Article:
Tuesday, January 21, 2020

Book News: First for the Union

I recently noticed that there is another Army of the Potomac corps history in the works. Scheduled for release this fall, Darin Wipperman's First for the Union: Life and Death in a Civil War Army Corps from Antietam to Gettysburg (Stackpole, Oct 2020) follows on the heels of Lawrence Kreiser's Defeating Lee: A History of the Second Corps, Army of the Potomac (2011) and James Pula's two-volume Eleventh Corps project that was completed in 2018. I can't believe it's been nearly a decade already since Kreiser's Second Corps book was published (seems like it was only a few years ago!).

I was going to go into the rarity of Civil War corps histories (or divisions for that matter) in comparison to the far more popular regimental, brigade, and even army studies, but Wipperman's book description took the words right out of my mouth. According to the writer, "corps remain relatively overlooked—not because they are an unimportant or unappealing subject, but because mastering the subject is so difficult, requiring knowledge of many commanders’ careers, dozens of constituent units, and many battles. Few are willing to tackle the subject." I would agree that those reasons have something to do with it. On a related topic, using the AoP Fourth Corps (which was dissolved in 1863) as an example, a reader recently suggested to me that there is also good cause to study corps that were dysfunctional or otherwise did not live up to expectations. I would agree with that notion as well.

But getting back to the matter at hand, First Corps (unlike Fourth Corps) essentially fought itself to extinction. From the description: "The Army of the Potomac’s First Corps was one of the best corps in the entire Union army. In September 1862, it was chosen to spearhead the Union attack at Antietam, fighting Stonewall Jackson’s men in the Cornfield and at the Dunker Church. In July 1863 at Gettysburg, its men were the first Union infantry to reach the battle, where they relieved the cavalry and fought off the Confederate onslaught all day before retreating to Cemetery Hill. Their valiant stand west of Gettysburg saved the Union from disaster that day but came at great cost (60 percent casualties). The corps was disbanded the following spring, having bled itself out of existence."

I would be interested in reading this. I suppose it's no surprise that all the current Union corps-level scholarship is concentrated in the Army of the Potomac (though, of course, Eleventh Corps was transferred out west in '63). I have Pula's books, but not Kreiser's volume. My review copy request went unfulfilled at the time of release, and I never did get a chance to see it or read it. If you'd like to offer your own thoughts about the book, please feel free to share them in the comments section.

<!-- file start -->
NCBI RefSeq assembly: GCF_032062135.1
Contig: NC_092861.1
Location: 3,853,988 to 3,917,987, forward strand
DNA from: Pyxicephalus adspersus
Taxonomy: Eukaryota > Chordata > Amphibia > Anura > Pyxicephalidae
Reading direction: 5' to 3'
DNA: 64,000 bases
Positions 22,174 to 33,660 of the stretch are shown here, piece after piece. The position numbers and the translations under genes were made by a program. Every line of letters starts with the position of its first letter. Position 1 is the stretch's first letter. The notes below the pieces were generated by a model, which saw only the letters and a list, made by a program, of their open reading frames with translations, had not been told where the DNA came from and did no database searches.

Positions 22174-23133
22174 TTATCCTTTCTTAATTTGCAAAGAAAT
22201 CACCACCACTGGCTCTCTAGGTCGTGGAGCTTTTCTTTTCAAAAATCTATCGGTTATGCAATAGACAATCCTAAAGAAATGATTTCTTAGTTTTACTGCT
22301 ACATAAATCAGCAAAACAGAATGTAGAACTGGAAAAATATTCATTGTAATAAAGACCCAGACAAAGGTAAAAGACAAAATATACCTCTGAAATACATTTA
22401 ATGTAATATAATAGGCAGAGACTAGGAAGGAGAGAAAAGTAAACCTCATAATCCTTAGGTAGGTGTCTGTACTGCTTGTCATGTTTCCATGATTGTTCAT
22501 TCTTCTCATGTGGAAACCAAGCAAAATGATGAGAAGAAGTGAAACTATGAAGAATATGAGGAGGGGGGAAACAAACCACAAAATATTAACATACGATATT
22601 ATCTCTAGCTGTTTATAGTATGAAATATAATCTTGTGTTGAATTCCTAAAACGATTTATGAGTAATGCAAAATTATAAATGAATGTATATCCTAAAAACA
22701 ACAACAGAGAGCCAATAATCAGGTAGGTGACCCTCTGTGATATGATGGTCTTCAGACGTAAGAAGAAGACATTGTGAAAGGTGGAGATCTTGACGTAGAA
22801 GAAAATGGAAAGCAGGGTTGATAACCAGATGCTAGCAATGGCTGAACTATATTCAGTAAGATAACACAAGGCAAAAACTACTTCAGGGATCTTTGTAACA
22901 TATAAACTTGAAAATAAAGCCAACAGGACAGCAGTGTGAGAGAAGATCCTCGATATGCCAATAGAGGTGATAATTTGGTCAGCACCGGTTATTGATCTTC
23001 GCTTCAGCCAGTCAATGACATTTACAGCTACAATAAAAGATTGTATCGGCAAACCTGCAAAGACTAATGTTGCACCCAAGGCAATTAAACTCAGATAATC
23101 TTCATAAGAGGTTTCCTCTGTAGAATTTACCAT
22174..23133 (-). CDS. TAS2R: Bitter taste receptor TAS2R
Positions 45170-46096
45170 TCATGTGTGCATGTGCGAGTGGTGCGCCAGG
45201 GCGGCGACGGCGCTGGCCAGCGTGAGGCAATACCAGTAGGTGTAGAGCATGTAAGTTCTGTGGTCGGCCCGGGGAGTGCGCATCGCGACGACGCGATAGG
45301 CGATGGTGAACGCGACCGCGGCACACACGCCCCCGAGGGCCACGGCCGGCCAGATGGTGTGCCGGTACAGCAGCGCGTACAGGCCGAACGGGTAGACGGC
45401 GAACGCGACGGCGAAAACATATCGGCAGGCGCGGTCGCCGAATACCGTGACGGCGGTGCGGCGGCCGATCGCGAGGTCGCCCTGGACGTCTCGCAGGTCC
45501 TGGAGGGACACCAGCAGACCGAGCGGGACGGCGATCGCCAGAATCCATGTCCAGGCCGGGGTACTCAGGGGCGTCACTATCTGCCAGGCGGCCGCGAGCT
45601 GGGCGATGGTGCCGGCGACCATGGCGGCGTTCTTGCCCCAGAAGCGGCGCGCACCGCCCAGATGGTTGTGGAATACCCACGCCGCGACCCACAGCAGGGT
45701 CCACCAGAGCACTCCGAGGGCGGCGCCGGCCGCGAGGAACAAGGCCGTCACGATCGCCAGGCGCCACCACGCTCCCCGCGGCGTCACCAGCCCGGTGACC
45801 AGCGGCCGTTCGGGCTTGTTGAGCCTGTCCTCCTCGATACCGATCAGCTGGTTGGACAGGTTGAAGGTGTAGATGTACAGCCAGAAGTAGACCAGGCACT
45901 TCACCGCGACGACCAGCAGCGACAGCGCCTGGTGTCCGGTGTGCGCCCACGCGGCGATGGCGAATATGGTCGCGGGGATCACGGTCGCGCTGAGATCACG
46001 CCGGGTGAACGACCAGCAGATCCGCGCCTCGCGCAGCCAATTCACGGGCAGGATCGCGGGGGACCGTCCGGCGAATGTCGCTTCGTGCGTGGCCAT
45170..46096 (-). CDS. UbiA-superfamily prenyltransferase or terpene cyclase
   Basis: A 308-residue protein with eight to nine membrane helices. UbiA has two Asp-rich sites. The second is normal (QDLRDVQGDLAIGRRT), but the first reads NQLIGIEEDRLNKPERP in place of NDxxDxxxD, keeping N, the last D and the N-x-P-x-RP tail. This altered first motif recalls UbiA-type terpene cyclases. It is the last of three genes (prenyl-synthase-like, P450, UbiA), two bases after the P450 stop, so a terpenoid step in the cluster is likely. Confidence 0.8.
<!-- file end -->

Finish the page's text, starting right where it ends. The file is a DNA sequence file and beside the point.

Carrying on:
6 comments:

  1. Thanks for the review.

    Chris Barry

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  2. I read Kresier's book and what stood out to me was not the battle descriptions but his discussion of the Second Corps' political intrigues. Many of its regiments were Irish-heavy or recruited in the cities of the Northeast and consequently leaned Democratic, as did Hancock and other commanders. I also appreciated Kresier alerting me to the existence of a collection of an ancestor's letters I hadn't known about!

    The First Corps has always interested me. I hope Mr. Wipperman's book is innovative like kresier's and not simply another love letter to a favorite unit.

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    1. That could be another reason why corps histories are less common than they should be. Personal attachment is a strong motivator behind so many regimental histories, and I would imagine that connection to the more "faceless" corps is much more difficult to cultivate (unless we're talking about the cult of admirers that follow generals like Reynolds) .

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  3. I wonder why the author didn't include this outfit's role as the III Corps in the Army of Virginia. Essentially the same organization and some of its units had their first combat in that relatively short span (e.g., the Iron Brigade)

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    1. Yes, one thing that the author of a corps history has to decide is how far and how deep to go into progenitor formations, detachments, etc. At this time, it's impossible to know exactly what is or isn't in the book. There might be some introductory chapters that cover the winding org path (McDowell's First Corps that got parceled out and then restored as the Third Corps AoV intermediary you mention) that preceded Hooker's First Corps AoP.

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  4. True - that's why I was focused on the late July - September period. It's pretty short and the III Corps (A of V) went into the A of the Potomac largely intact. The duration of the corps as an organization is short enough as it is. And given that it did literally nothing at Chancellorsville I'd be concerned about a rehash for the Xtieth time of what we already know regarding the Cornfield and McPherson's Ridge.

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